Web-weaving Wonders

Here, in the Lowcountry, we are “fortunate” to have two of the largest web-building spiders in the United States.  The black and yellow argiope (Argiope aurantia), or writing spider as it is sometimes called, is a large, black and yellow spider that builds an orb-shaped web with a zigzag of heavy silk in the center, called a stabilimenta (it was thought this structure stabilized the web, instead, it is thought to deter birds from flying through the web).  The female sits in the middle of the web, head down, with legs paired, waiting for an unsuspecting insect to become ensnared in her sticky trap.  When a struggling insect is detected, she quickly runs over the web, grabs the insect, whips silk over the critter, spinning the critter and silk until she has the prey immobilized, and then delivers a paralyzing bite that euthanizes the prey and dissolves its insides for the spider to suck up as a delicious insect milkshake!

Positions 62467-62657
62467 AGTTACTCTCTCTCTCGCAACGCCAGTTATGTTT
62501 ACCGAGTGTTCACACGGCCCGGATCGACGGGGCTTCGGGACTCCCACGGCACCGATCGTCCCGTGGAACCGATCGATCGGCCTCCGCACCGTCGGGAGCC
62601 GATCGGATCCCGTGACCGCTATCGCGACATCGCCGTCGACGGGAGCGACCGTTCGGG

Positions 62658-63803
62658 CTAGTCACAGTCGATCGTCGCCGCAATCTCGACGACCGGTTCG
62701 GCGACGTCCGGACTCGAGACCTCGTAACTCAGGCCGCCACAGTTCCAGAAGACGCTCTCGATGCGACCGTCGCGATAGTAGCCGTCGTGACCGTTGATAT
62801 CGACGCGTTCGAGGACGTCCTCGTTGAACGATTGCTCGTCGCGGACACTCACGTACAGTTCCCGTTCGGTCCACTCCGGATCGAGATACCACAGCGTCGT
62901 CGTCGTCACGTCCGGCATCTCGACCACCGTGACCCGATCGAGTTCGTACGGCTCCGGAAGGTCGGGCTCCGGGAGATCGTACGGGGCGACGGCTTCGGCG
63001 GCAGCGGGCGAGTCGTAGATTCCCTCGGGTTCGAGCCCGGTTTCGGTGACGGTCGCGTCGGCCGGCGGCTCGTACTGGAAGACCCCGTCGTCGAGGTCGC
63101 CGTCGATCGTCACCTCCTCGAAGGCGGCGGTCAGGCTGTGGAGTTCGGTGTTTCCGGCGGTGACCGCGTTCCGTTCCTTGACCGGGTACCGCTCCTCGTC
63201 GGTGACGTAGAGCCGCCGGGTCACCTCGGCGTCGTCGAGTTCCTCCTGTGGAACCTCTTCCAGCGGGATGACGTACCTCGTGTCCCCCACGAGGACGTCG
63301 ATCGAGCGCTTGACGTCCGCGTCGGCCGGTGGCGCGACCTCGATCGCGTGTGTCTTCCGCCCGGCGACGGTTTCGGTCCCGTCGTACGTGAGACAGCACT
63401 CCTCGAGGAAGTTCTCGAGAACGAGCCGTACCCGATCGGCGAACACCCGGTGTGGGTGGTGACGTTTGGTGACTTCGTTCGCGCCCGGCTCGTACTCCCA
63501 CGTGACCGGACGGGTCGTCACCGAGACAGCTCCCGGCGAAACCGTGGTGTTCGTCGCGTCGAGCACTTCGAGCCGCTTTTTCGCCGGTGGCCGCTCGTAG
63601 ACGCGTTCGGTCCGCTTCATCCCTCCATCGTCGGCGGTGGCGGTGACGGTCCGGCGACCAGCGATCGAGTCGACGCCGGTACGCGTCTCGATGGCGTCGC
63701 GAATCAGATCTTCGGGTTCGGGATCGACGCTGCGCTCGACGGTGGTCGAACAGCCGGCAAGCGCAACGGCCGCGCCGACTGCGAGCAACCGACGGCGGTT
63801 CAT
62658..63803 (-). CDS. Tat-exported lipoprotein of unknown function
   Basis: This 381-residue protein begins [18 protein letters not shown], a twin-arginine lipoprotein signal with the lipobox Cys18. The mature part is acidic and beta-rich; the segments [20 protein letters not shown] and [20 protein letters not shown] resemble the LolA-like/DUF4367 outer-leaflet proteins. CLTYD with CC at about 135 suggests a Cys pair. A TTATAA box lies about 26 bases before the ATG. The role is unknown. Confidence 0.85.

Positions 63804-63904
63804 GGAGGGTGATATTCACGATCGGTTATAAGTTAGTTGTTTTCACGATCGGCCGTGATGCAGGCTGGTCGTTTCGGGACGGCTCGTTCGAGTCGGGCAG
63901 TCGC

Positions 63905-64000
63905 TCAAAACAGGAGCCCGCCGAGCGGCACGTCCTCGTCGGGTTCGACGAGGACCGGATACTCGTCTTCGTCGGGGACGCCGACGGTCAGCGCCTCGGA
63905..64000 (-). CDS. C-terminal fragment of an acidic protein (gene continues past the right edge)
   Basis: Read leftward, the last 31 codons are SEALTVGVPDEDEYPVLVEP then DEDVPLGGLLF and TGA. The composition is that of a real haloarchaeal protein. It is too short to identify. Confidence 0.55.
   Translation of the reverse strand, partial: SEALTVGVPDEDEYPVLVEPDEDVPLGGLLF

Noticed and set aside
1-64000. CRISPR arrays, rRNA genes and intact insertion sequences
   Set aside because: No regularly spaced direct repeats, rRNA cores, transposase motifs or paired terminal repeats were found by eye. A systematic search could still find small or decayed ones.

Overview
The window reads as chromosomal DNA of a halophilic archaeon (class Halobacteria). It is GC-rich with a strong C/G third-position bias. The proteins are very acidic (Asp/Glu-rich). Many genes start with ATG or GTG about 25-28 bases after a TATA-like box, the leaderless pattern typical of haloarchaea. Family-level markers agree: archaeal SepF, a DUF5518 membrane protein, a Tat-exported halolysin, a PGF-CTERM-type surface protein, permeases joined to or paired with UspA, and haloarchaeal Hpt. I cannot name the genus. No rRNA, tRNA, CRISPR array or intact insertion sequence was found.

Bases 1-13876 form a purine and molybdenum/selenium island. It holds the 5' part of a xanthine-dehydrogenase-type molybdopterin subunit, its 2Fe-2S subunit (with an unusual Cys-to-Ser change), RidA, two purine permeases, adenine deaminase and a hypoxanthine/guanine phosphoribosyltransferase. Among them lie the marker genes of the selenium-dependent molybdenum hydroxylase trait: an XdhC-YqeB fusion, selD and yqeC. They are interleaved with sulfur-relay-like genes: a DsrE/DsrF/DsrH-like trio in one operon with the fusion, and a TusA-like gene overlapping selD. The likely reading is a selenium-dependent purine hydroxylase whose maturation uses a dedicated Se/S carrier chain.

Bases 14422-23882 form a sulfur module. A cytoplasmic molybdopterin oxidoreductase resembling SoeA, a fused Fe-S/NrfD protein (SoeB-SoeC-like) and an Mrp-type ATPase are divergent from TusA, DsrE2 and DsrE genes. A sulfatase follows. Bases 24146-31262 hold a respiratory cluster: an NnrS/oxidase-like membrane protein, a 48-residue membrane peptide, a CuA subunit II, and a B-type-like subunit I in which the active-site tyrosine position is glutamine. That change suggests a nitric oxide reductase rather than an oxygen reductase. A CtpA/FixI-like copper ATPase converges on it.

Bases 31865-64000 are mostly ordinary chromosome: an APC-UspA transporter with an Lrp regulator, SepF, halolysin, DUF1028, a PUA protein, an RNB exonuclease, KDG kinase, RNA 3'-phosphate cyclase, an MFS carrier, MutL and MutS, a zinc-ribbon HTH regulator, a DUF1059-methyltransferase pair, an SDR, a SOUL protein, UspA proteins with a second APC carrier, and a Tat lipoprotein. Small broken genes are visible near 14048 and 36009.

The largest orb weaver is the golden-silk spider (Nephila clavipes), or banana spider.  It’s a large golden brown spider with tufted leg joints that can reach up to 4 inches in size and spin a web that spans over 4 feet!  The webbing has a golden yellow hue to it (hence, the name) and is quite strong.  Strong enough, in fact, to be used by the indigenous people for clothing, string, etc.  This large spider feeds on insects caught in the web similar to the writing spider, but instead of wrapping them up in silk immediately, the deliver the bite first, which results in them capturing and subduing smaller insects.

Both spiders, to me, are pretty high on the scary scale, but are actually quite beautiful and amazing.  They are a necessary and effective insect predator and should be welcome in any garden.  As true with all spiders, they can deliver a venomous bite if handled, so they deserve respect.  Even though the bite is painful, it is not fatal.

Nature Notes by Marvin Bouknight
Nature Nook Photography


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